'Game of Thrones' Premieres, Just in Time for Easter


HBO's new series, Game of Thrones, premieres on Sunday. This week, we're featuring five different takes on the show, which is the first foray into fantasy for a network that has built its programming on grimly realistic stories like The Sopranos and The Wire. Atlantic correspondent Alyssa Rosenberg began the conversation, and The American Prospect's Adam Serwer, Mother Jones' Nick Baumann, and Amber Taylor continued it. Now, The Atlantic's Eleanor Barkhorn picks up the thread:



It's appropriate that Game of Thrones is premiering just before Holy Week, the annual run-up to Easter. HBO's new series, based on George R.R. Martin's novels, is a visceral reminder that we live in a messed-up world that needs redemption.

Game of Thrones is brutal, as Alyssa, Adam, Nick, and Amber have already pointed out in their excellent posts about the show. Some of the brutality is blatant: incest, forced marriage, rape, senseless murder, endless war. Some of it is more subtle: The hedonistic ruler who shirks his responsibilities and orders a man to leave his family, telling him, "I'm trying to get you to run my country while I eat and drink and whore myself to an early grave." The bastard son who longs for recognition from anyone in society, let alone his father. The little girl who has the courage to stand up to a petty, self-centered prince—and suffers for it.

All the brutality on display in Game of Thrones has one thing in common, however: All of it is present in our world today, even if the show is set in a fantasy land.

I'm not drawn to stories like this. I was drafted to this panel because I'm a Game of Thrones virgin—I haven't read the books, and before last week, I didn't even know the basic premise of the series. I'm also unfamiliar with both genres the show draws from: fantasy stories like Harry Potter and Lord of the Rings, and gritty television shows like The Wire and The Sopranos.

The books and TV series I seek out are the exact opposite of Game of Thrones: realistic narratives with happy endings, like Sense and Sensibility and The Age of Innocence, Sex and the City and Entourage. Of course, these stories are really fantasies, even if they star humans who live on earth and have no supernatural powers. They perpetuate the illusion that a rich husband can bring happiness or that good looks and a devoted group of buddies alone can translate into stratospheric career success—ideas that are no less preposterous than the thought that children can fly on broomsticks or that the fate of humankind depends on who possesses a gold ring.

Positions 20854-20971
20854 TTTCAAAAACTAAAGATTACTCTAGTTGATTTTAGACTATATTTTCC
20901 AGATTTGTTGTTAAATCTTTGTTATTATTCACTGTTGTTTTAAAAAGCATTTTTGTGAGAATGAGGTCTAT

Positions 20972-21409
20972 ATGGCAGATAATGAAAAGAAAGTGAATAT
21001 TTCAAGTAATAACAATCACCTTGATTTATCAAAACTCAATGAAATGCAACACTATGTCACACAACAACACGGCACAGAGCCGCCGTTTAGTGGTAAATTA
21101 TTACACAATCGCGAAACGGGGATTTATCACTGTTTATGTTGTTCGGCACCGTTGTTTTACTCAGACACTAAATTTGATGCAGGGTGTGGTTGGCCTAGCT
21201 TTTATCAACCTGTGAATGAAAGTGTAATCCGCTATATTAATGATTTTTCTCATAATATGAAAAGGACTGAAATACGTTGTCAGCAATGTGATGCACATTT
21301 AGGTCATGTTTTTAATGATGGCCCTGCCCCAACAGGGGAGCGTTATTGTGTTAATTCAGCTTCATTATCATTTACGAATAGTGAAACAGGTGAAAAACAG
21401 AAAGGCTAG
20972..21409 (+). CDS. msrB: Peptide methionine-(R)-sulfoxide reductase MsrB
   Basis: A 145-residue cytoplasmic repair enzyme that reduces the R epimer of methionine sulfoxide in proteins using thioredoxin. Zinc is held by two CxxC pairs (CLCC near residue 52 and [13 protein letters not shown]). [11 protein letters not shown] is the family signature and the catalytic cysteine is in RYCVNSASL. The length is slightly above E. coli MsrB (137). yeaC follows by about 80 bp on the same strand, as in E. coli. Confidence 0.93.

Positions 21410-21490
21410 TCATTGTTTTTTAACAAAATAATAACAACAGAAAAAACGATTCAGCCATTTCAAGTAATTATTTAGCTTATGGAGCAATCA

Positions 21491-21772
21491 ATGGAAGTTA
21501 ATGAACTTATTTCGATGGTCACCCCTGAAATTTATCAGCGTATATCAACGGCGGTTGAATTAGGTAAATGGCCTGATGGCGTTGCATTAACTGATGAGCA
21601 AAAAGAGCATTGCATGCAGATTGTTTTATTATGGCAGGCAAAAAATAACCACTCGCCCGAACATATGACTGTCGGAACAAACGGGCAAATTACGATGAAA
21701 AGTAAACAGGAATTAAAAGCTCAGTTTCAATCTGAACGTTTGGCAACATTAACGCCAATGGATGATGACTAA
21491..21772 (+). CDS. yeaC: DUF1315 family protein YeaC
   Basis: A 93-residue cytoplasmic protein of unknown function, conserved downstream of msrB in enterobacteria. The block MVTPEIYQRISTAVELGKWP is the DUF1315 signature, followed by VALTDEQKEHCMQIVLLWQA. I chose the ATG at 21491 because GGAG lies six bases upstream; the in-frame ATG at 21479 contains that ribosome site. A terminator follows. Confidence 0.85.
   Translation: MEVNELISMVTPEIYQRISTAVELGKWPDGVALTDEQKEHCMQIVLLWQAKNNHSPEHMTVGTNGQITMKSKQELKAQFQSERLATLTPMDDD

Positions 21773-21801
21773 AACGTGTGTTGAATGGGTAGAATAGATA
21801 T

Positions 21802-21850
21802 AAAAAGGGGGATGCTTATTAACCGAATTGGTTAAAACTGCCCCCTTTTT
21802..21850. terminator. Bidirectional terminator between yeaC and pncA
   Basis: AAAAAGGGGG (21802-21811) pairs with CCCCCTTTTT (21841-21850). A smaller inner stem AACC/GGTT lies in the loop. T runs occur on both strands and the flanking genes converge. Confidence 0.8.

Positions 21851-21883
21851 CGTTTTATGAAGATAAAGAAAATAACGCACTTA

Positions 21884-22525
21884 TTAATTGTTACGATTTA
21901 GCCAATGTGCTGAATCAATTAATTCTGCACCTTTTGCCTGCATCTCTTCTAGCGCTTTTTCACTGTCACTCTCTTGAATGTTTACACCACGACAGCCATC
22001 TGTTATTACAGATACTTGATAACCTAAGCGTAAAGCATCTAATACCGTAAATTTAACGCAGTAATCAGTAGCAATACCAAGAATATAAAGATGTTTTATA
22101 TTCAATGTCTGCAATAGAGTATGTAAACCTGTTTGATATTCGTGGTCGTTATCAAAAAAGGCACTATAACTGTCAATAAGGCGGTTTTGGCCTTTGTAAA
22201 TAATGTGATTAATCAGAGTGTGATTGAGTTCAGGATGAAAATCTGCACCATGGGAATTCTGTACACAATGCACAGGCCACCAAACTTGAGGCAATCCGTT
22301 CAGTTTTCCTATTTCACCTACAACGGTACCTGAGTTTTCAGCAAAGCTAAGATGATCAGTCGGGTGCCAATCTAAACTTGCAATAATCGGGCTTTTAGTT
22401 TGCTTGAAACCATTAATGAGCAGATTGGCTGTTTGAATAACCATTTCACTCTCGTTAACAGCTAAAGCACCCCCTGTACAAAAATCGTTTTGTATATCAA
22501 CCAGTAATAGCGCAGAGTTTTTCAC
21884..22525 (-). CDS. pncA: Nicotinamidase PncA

So, in theory, I was prepared to accept the fantasy element of Game of Thrones. If I can suspend disbelief when I read about Elinor Dashwood reuniting with Edward Ferrars or watch Mr. Big rescue Carrie from life with a moody Russian artist, I can do the same while observing mystical direwolves crawl around a TV screen.

The gritty side of the show is another story. Though I've been told countless times that I just have to read War and Peace or watch The Wire, I've resisted. Real life is enough of a struggle—why would I subject myself to desperation in fiction as well?

This same logic caused me to dismiss Game of Thrones at first. Midway through our marathon viewing session, after a seemingly endless parade of rape, death, and heartbreak, I scribbled in my notebook, "Where is the fantasy?" The all-to-real heaviness of the series haunted me in the days that followed—I kept seeing in my mind the look of anguish on Daenerys' face as she is being raped on her wedding night. When I told another editor who's read the books and seen the first episodes how grim I found the series, he replied, "I don't think I'm spoiling anything if I say there's much worse to come."

My question, then, shifted from "Where's the fantasy?" to "Why would anyone want to watch a show like this?"

For me, the answer comes from the one text I do read that is both realistic and gritty: The Bible. More specifically, the scariest, grimmest, most desperate part of the Bible: the Book of Revelation, filled with evil beasts, violent killings, and explosions of flame.

As a friend in seminary reminded me recently, the suffering depicted in Revelation serves a purpose: to confirm that life is a struggle and requires endurance. The brutality of Game of Thrones has a similar effect. Regardless of the escapist mindset I use to approach literature, these stories force me to acknowledge that evil does exist, and that life on this earth involves a battle against darkness.

The two stories have a crucial difference, of course. Despite its grim moments, Revelation has a happy ending: The world is redeemed, and suffering is no more. I know Game of Thrones, on the other hand, won't end in a joyous wedding and a new heaven and a new earth. I know that "Winter is coming." Yet I still think the series is worth watching. Game of Thrones may not offer redemption. But at least it serves as a reminder of humanity's desperate need for it.

Read all of The Atlantic's Game of Thrones coverage.

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Eleanor Barkhorn is a former senior editor at The Atlantic.

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